About This Project
This project proposes a novel approach to engineer ancestral enzymes in order to tackle the global problem of textile waste at an immediate and local level.
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What is the context of this research?
The textile industry is a major contributor to climate change, with an estimated 65 - 92 million tons of textile waste generated annually (1). In the US alone, 65% of textile waste ends up in US-based landfills and of the 15% that is recycled within the US, up to half of this is simply shipped to other countries (2). This shifts the economic, social, and climate burden to developing nations and causes textile waste to be diverted from at-capacity landfills into water streams, ultimately ending up in oceans (3). Strikingly, an estimated 35% of global microplastics entering the ocean are from synthetic textiles (4).
What is the significance of this project?
In modern clothing, synthetic plastic materials are interwoven with plant-based fibres, meaning that deploying enzymes capable of degrading a single type of material will likely not be sufficient to significantly reduce textile waste (5). In addition, solutions must be more disruptive than simply targeting the final landfills in textile waste supply chains (6, 7). Large-scale solutions ignore dispersed textile waste in communities, small locations where fabric items are already mixed and non-separable, and points of collection such as charity clothes donations bins that are overwhelmed with materials non-suitable for recycling and that incur a carbon-emission cost when shipping to landfill (8).
What are the goals of the project?
Outcomes from this project are engineered enzymes more capable of degrading individual components of textile waste. Importantly, this project prioritises enzymes capable of working in combination with another so they can be employed directly in areas where textile items are already mixed and contain a diverse set of interwoven components. Finally, these solutions are designed to be employed at small scale, allowing disruption to the overall textile waste chain, rather than requiring upscaling of laboratory techniques. This helps to navigate the ‘valley of death’ in moving from early proof of concept more rapidly (technology readiness level 4 through to level 7) and allows more immediate action on climate change that would directly affect the environment and humans living within it.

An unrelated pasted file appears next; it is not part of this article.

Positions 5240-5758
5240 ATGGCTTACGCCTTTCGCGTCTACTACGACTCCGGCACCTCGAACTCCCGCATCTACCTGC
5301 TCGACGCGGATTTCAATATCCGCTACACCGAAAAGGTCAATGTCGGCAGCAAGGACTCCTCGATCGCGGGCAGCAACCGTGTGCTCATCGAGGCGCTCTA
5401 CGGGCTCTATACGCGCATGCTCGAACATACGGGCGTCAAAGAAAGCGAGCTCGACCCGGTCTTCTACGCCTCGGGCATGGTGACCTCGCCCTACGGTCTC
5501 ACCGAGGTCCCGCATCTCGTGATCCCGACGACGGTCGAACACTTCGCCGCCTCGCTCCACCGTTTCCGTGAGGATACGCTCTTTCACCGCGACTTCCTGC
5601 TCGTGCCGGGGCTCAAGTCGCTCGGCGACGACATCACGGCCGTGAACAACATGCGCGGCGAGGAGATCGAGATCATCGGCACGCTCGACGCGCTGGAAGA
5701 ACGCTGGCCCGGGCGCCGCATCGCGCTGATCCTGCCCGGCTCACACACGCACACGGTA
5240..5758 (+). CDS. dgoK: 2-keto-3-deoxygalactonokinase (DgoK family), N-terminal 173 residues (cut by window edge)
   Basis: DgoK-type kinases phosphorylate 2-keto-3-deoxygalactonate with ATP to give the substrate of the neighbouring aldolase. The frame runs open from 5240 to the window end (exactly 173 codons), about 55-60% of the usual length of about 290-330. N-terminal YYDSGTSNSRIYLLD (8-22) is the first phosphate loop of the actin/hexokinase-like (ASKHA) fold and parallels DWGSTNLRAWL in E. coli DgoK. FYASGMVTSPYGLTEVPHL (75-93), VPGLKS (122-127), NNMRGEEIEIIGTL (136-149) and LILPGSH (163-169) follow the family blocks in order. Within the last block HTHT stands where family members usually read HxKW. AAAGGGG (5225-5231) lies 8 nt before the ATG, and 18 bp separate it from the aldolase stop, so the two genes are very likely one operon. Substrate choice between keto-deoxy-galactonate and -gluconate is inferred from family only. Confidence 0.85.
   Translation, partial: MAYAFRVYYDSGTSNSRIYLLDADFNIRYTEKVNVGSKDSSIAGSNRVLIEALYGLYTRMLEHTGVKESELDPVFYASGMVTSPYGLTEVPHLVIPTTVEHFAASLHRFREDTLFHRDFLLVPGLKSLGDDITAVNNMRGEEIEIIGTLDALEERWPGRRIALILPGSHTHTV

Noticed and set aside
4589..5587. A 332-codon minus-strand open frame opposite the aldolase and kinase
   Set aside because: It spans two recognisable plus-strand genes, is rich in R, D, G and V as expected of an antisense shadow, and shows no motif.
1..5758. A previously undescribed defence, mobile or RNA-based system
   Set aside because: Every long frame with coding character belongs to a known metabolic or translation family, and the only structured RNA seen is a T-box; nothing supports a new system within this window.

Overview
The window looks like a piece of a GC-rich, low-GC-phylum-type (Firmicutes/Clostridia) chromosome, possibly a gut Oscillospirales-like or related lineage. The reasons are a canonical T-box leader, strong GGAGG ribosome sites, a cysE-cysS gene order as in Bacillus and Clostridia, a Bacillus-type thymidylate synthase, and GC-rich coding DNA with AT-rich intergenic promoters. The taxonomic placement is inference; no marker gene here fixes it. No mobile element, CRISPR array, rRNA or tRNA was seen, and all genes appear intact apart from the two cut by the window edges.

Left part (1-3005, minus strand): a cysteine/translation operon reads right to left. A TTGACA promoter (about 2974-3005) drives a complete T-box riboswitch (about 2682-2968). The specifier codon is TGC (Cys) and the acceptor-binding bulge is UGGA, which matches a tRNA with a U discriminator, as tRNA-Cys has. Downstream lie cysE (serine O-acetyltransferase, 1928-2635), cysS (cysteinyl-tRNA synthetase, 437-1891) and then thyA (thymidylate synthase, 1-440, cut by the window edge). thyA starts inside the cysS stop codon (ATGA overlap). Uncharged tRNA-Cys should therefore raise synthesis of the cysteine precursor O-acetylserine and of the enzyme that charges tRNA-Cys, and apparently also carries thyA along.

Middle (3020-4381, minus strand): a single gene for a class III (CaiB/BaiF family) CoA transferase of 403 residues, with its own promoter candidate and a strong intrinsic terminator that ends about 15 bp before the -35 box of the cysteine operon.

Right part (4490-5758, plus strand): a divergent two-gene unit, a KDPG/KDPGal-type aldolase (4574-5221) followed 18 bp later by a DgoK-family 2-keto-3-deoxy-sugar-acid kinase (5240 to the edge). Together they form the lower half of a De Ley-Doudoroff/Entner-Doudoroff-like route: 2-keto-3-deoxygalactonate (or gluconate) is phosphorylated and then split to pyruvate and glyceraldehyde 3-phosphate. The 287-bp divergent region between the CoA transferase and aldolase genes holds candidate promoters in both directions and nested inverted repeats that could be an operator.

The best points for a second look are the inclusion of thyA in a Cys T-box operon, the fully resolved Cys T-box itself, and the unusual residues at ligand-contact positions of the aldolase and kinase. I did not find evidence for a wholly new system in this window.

This budget is directly tied to consumables for mutagenesis and high-throughput assays. It also funds a research assistant at one day a week for a year to conduct function assays.
Project completed by June 30, 2025
Jun 30, 2025
Meet the Team
Dr Gabriel Foley has expertise in ancestral sequence reconstruction and phylogenetics that will guide the overarching design and interpretation of this project. His research focuses on developing methodology for ancestral sequence reconstruction and he has a track record of generating novel protocols that combine computational analysis and wet lab experimentation.
Mikael Bodén is a group leader in bioinformatics and appointed as an Associate Professor at The University of Queensland. He has a PhD in computer science, AI and statistical machine learning but has spent the last 15 years in biological research environments, including the Institute for Molecular Bioscience/ARC Centre of Excellence in Bioinformatics and the School of Chemistry and Molecular Biosciences, where he is currently located. Funded by ARC, NHMRC and MRFF, research in his group centres on machine learning and data integration in genomics and proteomics, phylogenetics, and protein engineering. Bodén is the founding director of UQ’s postgraduate program in bioinformatics.
Mikael Bodén has expertise in statistical machine learning that will inform the study design and selection of machine learning approaches. In additional to machine learning methods, Bodén and his group have developed ancestral reconstruction to engineer novel proteins that perform in conditions suitable for medical, industrial and agricultural applications. This experience will inform methodological decisions, specifically to alleviate concerns around generalisation from combinatorial (sequence) data and its integration with biological information.
Dr Marc Morris is a biochemist with experience in the structural and functional characterisation of enzymes. Currently, alongside Mikael Bodén and other collaborators at the University of Queensland, he executes high-throughput kinetic assays and structural analyses on enzymes to inform key drivers of activity differentiation within large protein superfamilies with particular reference to the evolution of beta-lactamase activity. Previous experience focussed on the study of novel or cryptic enzymes derived from the metagenomic study of environmental microbial communities, including nylon-degrading enzymes, enzymes involved in cellulose & hemicellulose metabolism, as well as alkane metabolism.
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